January 18, 2006
New Orleans has long struggled with population issues. Before Katrina, the city had about 480,000 residents, about the same number it had in the mid-1800s, with most of the greater metro area population of 1.3 million living in neighboring parishes.
With post-Katrina damage and portions of Orleans Parish not habitable, New Orleans' December 2005 population was estimated to be about 70,000. Before the storm, there were 5,000 hospital patients in the city at any given time; on a recent day in December, the number was 100.
The city's downtown healthcare district, decimated by flooding, is nonexistent. Tulane's School of Medicine will have spent the entire academic year hosted by Baylor College of Medicine in Houston before moving back to New Orleans in May 2006.
In light of the changing healthcare landscape in New Orleans, it was natural that the Tulane University School of Medicine would need to change to fit the circumstances -- nothing new for the 172-year-old school that was Tulane's first, founded in response to the yellow fever epidemics that plagued the city in the 1830s.
As is true of other parts of Tulane, the School of Medicine will get smaller and stronger, with the goal of positioning the school among the top National Institutes of Health-funded institutions in the country.
The downsizing of the clinical operations will result in the elimination of 180 faculty positions, approximately one-third of the total medical faculty of 545.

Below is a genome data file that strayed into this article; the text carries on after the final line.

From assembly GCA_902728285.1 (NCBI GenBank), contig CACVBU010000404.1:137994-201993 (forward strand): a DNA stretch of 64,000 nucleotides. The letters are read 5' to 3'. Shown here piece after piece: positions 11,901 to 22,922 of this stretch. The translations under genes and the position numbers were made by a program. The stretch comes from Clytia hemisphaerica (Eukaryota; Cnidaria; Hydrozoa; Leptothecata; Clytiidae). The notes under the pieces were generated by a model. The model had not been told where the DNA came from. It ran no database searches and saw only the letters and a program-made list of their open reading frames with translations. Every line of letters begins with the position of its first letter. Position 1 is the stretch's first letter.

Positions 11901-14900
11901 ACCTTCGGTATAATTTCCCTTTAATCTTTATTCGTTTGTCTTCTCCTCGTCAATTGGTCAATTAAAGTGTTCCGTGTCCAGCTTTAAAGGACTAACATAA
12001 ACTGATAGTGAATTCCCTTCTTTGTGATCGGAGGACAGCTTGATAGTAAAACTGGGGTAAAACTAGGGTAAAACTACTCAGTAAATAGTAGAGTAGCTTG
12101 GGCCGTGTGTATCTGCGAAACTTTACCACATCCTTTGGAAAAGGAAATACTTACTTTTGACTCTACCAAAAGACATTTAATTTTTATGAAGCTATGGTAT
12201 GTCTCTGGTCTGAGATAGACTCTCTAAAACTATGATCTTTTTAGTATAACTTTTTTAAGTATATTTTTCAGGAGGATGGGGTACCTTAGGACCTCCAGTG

Board member Martin Payson said officials had to face a basic fact in making decisions about the medical school's clinical operations: "They don't have patients in the city of New Orleans right now," he said. "We had a large medical teaching operation that had to be brought back to fit the size of the constituency."
The medical curriculum will not shrink but will be redesigned, added board member Linda Wilson, NC '57. "You look at what is required to be an accredited medical school and what is required to be a strong academic research medical school, and then you do what is required to do that."
Payson said community physicians will be recruited to supplement full-time clinicians. "The program will not be brought down -- it will be delivered in a different way," he said, adding that it will allow the medical school to partner with other New Orleans-area hospitals.
In the meantime, areas in which Tulane has the greatest strengths -- gene therapy, for example, as well as organ transplantation, cancer, infectious diseases and vascular disease -- will be enhanced.
Tulane remains in partnership with HCA healthcare, owners of the Tulane Hospital and Clinic, and has consulted HCA throughout the restructuring process. "We have worked on this plan with them and are taking steps forward that are optimal from their perspective as well as ours,"Wilson said.
The postgraduate medical program will continue, with residents working at area hospitals such as Tulane-Lakeside Hospital in Metairie, La., Lakeview Hospital in Mandeville, La., and the Veterans Administration Hospital in New Orleans.
Neither board member expects applications to the Tulane University School of Medicine to be affected. "We have so many applicants because this institution has a strong reputation for training doctors," Wilson said.
From Survival to Renewal
Renewal: The Undergraduate Experience
Renewal: Academic Reorganization
Renewal: New Strategy for the School of Medicine
Renewal: Community Focus and Partnerships
Renewal: Intercollegiate Athletics
Tulane University, New Orleans, LA 70118 504-865-5000 email@example.com